I guess the real answer is - why don’t I give it a try instead of asking?
Can you give a brief description on the kind of checkpointing you’re referring to, and maybe a small example of a situation in which it’s beneficial? The Sourceforge page assumes prior knowledge of what checkpointing is.
If you happen to try it out, please let us know how it works for you and if you run into any bugs
Sure. When running on an HPC cluster you run a job on many compute nodes. Julia makes this easy. Quite often compute jobs will run for days or ever weeks. If a compute node crashes during that time then all your work is lost.
Applications will often write out an intermediate file following every N time steps.
So you can use this file to restart your computation for the point before it failed - you do not have to start from the beginning.
If you do not have an intermediate save file a checkpoint means that the state of the application on each compute node is written to disk. You then can start the application at that point.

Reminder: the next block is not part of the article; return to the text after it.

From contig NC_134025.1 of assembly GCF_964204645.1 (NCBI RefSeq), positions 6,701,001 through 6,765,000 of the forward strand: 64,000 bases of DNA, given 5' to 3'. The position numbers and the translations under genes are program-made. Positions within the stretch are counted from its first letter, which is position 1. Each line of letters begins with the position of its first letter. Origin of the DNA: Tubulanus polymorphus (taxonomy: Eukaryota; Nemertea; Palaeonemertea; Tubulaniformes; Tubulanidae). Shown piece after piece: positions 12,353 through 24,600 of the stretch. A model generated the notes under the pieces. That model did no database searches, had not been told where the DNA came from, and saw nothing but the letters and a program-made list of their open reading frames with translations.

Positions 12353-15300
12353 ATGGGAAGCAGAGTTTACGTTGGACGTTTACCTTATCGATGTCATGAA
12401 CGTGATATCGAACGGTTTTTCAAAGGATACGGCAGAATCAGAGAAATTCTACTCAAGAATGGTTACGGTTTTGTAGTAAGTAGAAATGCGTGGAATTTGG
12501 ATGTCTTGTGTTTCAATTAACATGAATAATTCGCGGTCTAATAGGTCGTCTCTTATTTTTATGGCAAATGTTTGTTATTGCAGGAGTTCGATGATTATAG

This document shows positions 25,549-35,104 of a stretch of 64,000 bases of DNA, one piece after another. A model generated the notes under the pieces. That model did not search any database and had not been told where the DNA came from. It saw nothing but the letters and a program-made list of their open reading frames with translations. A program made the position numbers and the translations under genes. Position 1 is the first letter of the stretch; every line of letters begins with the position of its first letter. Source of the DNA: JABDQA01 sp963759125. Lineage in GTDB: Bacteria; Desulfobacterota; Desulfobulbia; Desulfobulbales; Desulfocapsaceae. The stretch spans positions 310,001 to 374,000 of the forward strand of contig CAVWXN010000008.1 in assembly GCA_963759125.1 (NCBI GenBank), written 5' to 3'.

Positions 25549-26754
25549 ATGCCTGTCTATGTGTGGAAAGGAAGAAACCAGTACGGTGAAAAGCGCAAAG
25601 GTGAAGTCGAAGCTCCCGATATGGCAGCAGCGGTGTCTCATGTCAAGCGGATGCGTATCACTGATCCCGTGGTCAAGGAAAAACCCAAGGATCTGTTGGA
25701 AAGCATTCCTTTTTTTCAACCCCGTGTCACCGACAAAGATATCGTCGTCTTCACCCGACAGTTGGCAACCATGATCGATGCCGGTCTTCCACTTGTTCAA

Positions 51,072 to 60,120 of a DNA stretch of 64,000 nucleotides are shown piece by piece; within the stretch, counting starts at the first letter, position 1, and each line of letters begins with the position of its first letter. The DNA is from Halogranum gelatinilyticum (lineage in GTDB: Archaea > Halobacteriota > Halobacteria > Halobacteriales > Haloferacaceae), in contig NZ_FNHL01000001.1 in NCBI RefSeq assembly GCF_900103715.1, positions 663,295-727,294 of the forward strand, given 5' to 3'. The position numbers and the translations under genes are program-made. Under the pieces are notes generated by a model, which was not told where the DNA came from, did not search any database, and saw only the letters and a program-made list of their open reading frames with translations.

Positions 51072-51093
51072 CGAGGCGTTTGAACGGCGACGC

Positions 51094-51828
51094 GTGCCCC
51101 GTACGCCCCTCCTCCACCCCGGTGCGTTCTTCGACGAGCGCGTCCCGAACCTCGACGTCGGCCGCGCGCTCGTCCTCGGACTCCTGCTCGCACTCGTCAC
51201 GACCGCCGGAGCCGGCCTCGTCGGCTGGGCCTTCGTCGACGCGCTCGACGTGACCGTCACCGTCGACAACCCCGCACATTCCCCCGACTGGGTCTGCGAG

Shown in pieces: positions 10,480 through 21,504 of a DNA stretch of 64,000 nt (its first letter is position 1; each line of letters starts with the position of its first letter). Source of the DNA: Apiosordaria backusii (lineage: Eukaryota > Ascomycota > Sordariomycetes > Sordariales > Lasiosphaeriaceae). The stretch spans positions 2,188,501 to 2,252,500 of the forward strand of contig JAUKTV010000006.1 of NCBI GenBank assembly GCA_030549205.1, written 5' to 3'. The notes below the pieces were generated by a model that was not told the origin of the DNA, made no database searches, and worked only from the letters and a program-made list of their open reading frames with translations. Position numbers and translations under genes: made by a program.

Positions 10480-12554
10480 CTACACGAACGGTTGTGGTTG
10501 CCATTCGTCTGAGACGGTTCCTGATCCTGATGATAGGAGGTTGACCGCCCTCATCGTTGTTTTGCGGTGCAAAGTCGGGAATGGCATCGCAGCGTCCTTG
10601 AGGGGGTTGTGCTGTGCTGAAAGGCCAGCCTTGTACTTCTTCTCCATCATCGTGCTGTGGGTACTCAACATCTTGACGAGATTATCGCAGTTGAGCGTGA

With exascale compute cluster being almost ready to go, the probabilities of a node failure become very high. So there is huge interest in writing out these checkpoints quickly to ‘burst buffer’ filesystems.
Oh interesting. I never even thought to look for something like this. When I needed something like this, I did it the old fashioned way once where I just wrote out several large txt files every so often with the critical information.
Nice description! I’m also wondering if there’s any way to auto-recover so the failed parts are re-started in another healthy node.
I’m curious if state of this has evolved in past two years? I found GitHub - hildebrandmw/Checkpoints.jl: Don't mess up notebooks with long running functions which looks promising, although not maintained it would seem.
Edit: a few other resources:
- linux / container userspace approach: CRIU - Checkpoint/Restore in user space - Red Hat Customer Portal
- python approach (not widely adopted): GitHub - a-rahimi/python-checkpointing2: Checkpoint the state of Python programs using Pythonic setjmp and longjmp
Dagger.jl recently gained checkpoint/restore support, which lets you specify how and where to save data for each “thunk” (unit of work) in your computation. Of course, Dagger also has decent fault tolerance for when workers spontaneously die, and is designed for distributed and heterogeneous computing.
One day in the far future, CRIU support would be very cool to have.